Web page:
ICANN and volunteers from the global technical community spent the last five years developing, reviewing, refining, and testing the rollover plan before kicking off the process last year by generating the new KSK. In July, ICANN published plans outlining the steps required to rollover the KSK so that ISPs, enterprise network operators, hardware manufacturers, and others performing DNSSEC validation can update their systems with the public part of the key pair. Even though the new key signing key will start being used to sign domains in October, DNSSEC will support both the old and new keys until early 2018 to give everyone time to complete the rollover process.

“There may be multiple reasons why operators do not have the new key installed in their systems: some may not have their resolver software properly configured and a recently discovered issue in one widely used resolver program appears to not be automatically updating the key as it should, for reasons that are still being explored,” ICANN says.

It could also be an awareness issue—that enough operators were not aware of the deployment process. “ICANN is on schedule to begin using the private portion [for signing domains] shortly,” Vixie says.

The most challenging part of this multistep, multi-year process was overseeing the plan’s development, seeking broad review and approval, and obtaining approvals from multiple internet governance organizations to execute the plan, Vixie says. The ICANN Office of the CTO has already done the hard part; the technical implementation and publicizing the process is the easy part.

Many organizations operate validating name servers including ISPs, enterprises, universities, small offices, and even hobby users. Most of these recursive name servers have likely already received out-of-band key updates from their vendors through their normal software update process—or are scheduled to receive one over the next few weeks.

ICANN advises that network operators and ISPs ensure their systems are ready for the new rollover data, and to make use of its testing platform to ensure resolvers are properly configured. Administrators need to manually update DNSSEC validators lacking RFC 5011 support (automated updates) as they would not automatically receive, store, and configure the new key. Any DNSSEC validators offline during this period can theoretically update itself after the new key is in full effect and get up to speed, but that will happen only if those validators are online before March, before the old key is officially retired.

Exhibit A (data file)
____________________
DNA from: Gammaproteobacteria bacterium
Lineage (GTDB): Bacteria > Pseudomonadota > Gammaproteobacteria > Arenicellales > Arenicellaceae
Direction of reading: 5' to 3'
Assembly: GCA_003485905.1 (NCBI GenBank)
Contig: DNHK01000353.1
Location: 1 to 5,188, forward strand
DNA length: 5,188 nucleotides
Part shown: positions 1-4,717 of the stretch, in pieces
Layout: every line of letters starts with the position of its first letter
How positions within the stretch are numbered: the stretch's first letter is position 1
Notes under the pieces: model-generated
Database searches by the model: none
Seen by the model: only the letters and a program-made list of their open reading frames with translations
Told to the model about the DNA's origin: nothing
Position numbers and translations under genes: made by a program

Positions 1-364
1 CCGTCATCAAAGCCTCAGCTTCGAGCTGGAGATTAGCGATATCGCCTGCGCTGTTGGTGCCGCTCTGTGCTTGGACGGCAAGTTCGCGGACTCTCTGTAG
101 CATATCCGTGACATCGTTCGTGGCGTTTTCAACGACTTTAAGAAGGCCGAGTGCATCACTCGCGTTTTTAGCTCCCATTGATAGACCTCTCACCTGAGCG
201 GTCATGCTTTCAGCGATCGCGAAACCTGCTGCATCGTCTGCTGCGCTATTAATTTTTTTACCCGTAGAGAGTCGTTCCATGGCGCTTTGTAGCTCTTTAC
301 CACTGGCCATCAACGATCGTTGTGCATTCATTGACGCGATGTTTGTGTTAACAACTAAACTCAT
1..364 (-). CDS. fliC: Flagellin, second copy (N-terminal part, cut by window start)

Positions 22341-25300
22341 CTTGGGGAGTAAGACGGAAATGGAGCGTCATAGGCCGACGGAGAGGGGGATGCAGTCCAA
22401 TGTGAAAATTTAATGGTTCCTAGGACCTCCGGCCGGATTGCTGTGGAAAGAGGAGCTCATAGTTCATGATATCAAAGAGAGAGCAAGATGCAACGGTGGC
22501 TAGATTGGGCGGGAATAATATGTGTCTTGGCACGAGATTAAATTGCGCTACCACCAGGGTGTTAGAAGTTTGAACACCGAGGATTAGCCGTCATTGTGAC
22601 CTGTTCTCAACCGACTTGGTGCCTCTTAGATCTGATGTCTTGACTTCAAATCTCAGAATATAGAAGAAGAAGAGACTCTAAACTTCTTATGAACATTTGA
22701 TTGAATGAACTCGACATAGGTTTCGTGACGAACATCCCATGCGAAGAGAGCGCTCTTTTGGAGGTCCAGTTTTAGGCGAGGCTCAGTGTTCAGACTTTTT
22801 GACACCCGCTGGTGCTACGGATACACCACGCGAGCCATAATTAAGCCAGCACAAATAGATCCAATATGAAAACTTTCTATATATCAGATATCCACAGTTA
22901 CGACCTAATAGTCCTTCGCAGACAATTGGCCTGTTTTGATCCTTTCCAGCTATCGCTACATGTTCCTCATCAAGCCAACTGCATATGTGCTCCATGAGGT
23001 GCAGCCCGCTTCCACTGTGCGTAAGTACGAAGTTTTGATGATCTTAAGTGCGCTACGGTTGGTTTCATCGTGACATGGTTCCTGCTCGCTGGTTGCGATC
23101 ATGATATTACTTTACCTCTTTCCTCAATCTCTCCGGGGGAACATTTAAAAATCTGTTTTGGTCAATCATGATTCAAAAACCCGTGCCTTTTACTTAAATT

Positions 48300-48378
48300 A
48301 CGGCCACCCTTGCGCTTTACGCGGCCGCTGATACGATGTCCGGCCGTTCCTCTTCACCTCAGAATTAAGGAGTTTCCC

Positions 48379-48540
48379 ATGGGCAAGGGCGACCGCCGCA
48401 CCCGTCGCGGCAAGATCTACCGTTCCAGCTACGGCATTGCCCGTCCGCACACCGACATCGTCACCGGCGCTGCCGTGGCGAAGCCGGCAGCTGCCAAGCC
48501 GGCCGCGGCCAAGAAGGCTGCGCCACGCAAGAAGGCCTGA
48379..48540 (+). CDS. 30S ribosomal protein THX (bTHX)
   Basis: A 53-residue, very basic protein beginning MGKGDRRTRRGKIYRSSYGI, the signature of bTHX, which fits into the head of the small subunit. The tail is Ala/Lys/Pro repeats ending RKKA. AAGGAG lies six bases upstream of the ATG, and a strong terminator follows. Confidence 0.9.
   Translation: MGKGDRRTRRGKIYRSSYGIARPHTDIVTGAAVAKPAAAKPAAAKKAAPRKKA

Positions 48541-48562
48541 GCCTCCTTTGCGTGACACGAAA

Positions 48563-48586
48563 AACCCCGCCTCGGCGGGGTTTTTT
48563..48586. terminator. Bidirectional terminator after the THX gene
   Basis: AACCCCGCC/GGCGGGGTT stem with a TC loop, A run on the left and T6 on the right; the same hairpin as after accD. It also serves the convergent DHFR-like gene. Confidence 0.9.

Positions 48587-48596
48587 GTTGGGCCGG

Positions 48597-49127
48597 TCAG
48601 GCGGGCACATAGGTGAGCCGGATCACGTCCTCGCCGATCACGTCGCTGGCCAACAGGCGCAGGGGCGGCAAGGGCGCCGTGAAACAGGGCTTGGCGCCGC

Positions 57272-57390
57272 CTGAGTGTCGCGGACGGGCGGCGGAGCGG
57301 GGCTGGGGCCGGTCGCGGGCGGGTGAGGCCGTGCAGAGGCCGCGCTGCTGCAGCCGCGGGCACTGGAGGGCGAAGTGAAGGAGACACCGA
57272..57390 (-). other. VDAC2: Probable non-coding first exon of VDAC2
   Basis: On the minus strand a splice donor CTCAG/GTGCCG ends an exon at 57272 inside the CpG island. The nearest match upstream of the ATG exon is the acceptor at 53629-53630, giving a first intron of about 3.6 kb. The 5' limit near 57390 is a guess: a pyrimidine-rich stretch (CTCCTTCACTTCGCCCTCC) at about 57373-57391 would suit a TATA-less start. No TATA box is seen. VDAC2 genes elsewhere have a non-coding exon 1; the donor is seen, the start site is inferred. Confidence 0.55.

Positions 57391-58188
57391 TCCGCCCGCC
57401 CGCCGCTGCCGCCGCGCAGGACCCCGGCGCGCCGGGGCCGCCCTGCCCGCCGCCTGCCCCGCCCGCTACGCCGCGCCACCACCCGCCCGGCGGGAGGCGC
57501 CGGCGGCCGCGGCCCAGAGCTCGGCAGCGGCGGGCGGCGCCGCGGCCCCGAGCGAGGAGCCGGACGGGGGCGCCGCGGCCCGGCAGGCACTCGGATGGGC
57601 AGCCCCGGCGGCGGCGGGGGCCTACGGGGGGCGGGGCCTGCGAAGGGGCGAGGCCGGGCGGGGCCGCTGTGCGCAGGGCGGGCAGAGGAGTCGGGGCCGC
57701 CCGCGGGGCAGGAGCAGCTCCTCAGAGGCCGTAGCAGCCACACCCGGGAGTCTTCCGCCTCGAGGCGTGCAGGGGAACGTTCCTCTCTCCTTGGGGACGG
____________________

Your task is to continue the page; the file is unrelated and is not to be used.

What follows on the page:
It is theoretically possible for a DNSSEC validator to miss all the update opportunities and not receive the new key from its root trust anchor. If that is the case, that validator will fail DNSSEC validation on all responses received from root name servers come March 2018 when the old key is revoked. That scenario is most likely to happen with test labs and not production networks, Vixie says. 

Verify the updates

While most name servers are being updated automatically, every recursive validating name server operator should check by hand to ensure that the new key has been received, stored, and configured for validation use. There is no need to wait until DNSSEC validation fails to discover the update was incomplete. 

DNSSEC validation is mandatory for federal agencies, and adoption in the private sector has been slow. Even so, ICANN estimates that 750 million people worldwide rely on DNSSEC validation and will be affected by the rollover. While it’s theoretically possible to estimate how many enterprises are ready for the deadline, the number of public-facing recursive name servers performing DNSSEC validation is so small it would be “useless for predicting the results for the full population,” Vixie says.

ICANN decided to slow down because there were too many operators that were not ready. It will continue evaluating and reassessing, but at this point, it’s up to everyone else in the trust chain to do their part. “In this sense, we are benefitting from the fairly sparse and narrow adoption of DNSSEC,” Vixie says, noting that the community is dominated by late adopters and those who understand the issues in detail. “Only an early adopter who has been living on Mars for the last few years could be expected to have trouble.”

[Related: DNS record will help prevent unauthorized SSL certificates]

Vixie says he was “extremely impressed” at how the rollover implementation plan was conceived and executed. The fact that the rollover is proceeding according to plan makes it possible to have this kind of key rotation done on a regular basis. The next rollover is expected in 2022.

“I predicted early on that this could not be done without far more delay and pain than I’ve seen,” Vixie says. “In the near future, it [the rotation] will no longer even be newsworthy.”

Editor’s Note: This story was updated to reflect that the current KSK is 2,048-bit RSA key, and not 1,024-bit RSA key as originally reported.


Fahmida Y. Rashid is a freelance writer who wrote for CSO and focused on information security. Before joining CSO, she wrote about networking and security for various technology publications, including InfoWorld, eWeek, PC Magazine, Dark Reading, and CRN. She also spent years as an IT administrator, software developer, and data analyst. "I, for one, welcome our new computer overlords."